Try this link sent by the authors for a copy of their paper:
In The Darwin Economy a distinguished behavioral economist, Robert Frank, promises to put Adam Smith’s “invisible hand narrative” into “context”. Neglecting history, empirical evidence, original sources, and a voluminous secondary literature, he fails to deliver. Frank predicts that one hundred years from now professional economists will name not Adam Smith but Charles Darwin as the intellectual founder of their discipline. The reason he gives is “Darwin’s wedge”—a term he coins to emphasize a divergence between individual and group interests which in turn causes wasteful competition and collective loss. He credits Darwin for the insight. We find the very same “wedge” and insight in a book wholly neglected by Frank and most economists after Stigler, namely, Smith’s The Theory of Moral Sentiments. Working with original sources we show that Frank’s view of the invisible hand—and thus of modern economics—is not sustainable. Contextual economics after Schmoller is of course voluminous but it is hardly known by Frank, who is wedded to the axiomatic approach and “no cash on the table” conjecture favored by most neoclassicals. We highlight the problem with evidence on the economics of labor-managed firms and with a revival of a once-famous study by Carleton Parker on large scale farming, unregulated migrant labor, and the Wheatland Hop Field riot of 1913.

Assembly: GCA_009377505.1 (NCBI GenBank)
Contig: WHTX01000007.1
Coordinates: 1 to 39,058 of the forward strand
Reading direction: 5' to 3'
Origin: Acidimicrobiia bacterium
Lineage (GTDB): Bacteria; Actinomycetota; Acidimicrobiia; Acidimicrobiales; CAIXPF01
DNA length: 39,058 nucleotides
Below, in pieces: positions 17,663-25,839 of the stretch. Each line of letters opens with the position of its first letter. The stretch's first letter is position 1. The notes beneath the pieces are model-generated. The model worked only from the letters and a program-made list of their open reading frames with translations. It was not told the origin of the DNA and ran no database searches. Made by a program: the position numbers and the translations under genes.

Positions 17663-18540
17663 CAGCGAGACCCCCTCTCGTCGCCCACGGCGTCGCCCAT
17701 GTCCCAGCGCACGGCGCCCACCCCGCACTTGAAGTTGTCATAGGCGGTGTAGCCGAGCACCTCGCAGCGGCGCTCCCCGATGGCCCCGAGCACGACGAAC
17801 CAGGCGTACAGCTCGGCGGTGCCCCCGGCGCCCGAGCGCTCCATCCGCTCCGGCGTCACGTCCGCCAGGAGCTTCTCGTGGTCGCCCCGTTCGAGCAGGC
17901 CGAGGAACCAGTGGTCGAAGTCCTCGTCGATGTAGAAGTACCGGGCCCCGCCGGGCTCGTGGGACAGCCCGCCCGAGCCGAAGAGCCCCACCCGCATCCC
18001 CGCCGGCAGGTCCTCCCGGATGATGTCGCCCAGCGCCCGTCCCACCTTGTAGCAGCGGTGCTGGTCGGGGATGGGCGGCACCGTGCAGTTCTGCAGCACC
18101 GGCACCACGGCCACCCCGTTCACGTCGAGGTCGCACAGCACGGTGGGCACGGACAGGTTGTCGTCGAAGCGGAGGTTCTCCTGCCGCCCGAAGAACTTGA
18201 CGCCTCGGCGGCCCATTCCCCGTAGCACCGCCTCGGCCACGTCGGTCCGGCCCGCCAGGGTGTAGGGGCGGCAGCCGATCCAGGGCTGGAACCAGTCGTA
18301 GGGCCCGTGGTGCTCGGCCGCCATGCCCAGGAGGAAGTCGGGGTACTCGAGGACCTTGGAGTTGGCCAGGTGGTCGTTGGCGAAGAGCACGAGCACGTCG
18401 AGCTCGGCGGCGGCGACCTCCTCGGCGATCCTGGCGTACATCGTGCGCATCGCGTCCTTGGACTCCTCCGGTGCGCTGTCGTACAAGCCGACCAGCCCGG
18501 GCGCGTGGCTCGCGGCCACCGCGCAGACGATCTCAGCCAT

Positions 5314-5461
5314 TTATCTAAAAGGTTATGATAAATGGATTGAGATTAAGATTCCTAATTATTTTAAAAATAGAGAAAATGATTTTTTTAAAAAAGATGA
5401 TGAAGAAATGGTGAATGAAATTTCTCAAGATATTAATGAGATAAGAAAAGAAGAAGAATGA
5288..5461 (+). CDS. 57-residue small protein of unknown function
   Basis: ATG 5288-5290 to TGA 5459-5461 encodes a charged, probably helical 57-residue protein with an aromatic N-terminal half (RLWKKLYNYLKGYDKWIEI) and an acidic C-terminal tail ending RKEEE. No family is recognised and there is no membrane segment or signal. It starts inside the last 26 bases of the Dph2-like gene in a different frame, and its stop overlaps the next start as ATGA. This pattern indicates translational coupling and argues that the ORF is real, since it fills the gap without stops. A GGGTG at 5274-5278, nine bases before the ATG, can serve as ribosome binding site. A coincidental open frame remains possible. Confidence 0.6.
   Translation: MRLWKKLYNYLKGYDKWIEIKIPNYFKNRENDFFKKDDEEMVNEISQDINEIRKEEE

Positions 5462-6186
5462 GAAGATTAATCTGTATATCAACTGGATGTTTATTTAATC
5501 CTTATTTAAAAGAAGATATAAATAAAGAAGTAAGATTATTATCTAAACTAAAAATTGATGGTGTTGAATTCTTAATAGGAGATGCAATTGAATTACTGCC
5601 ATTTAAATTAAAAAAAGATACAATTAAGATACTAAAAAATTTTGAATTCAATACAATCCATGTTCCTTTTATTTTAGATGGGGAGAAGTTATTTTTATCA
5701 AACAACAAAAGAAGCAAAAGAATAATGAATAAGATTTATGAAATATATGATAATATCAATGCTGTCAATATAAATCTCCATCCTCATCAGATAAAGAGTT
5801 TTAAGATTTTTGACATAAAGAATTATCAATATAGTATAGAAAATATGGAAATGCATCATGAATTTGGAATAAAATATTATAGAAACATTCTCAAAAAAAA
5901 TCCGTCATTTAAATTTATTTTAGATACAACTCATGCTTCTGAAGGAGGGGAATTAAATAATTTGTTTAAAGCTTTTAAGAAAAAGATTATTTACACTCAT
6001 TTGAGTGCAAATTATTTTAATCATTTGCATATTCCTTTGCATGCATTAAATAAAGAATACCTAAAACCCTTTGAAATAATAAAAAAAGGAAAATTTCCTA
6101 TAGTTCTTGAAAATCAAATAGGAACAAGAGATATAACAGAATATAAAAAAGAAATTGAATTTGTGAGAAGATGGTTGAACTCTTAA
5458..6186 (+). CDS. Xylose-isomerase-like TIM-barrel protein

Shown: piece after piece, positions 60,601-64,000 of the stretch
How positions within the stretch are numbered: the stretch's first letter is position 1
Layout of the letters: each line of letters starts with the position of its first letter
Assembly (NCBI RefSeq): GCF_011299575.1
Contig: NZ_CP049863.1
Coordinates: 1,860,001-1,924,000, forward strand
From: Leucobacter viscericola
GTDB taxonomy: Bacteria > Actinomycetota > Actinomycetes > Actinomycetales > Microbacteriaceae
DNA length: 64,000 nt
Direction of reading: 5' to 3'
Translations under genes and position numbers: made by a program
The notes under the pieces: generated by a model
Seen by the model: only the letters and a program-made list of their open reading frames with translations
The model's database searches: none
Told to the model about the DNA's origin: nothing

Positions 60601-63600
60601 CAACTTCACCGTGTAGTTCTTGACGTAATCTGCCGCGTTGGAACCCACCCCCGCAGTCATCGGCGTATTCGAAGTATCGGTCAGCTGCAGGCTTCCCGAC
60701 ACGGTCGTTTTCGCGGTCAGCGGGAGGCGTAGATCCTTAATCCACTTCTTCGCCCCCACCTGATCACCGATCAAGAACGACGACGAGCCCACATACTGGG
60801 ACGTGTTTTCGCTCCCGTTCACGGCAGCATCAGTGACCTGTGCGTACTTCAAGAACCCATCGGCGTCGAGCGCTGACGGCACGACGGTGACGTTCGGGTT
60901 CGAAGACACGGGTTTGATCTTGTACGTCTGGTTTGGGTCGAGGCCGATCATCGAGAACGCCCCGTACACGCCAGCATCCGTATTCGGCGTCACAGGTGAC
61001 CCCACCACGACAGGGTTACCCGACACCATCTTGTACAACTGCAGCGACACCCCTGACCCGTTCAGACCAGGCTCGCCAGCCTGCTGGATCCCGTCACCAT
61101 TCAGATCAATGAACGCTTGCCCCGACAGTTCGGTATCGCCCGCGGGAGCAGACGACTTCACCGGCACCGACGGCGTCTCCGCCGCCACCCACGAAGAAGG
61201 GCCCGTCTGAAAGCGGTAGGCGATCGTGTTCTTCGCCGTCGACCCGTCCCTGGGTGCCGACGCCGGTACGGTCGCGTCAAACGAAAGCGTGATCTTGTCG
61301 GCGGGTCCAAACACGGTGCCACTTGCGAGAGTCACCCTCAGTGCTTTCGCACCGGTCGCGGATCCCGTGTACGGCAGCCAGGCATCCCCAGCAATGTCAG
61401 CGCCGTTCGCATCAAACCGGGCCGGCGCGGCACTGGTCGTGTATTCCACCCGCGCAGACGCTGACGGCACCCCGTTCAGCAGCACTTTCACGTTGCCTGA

Keywords: invisible hand, Schmoller, migrant labor, labor-managed firms, Wheatland JEL Classification: B3, N3, J6, B41, Q10.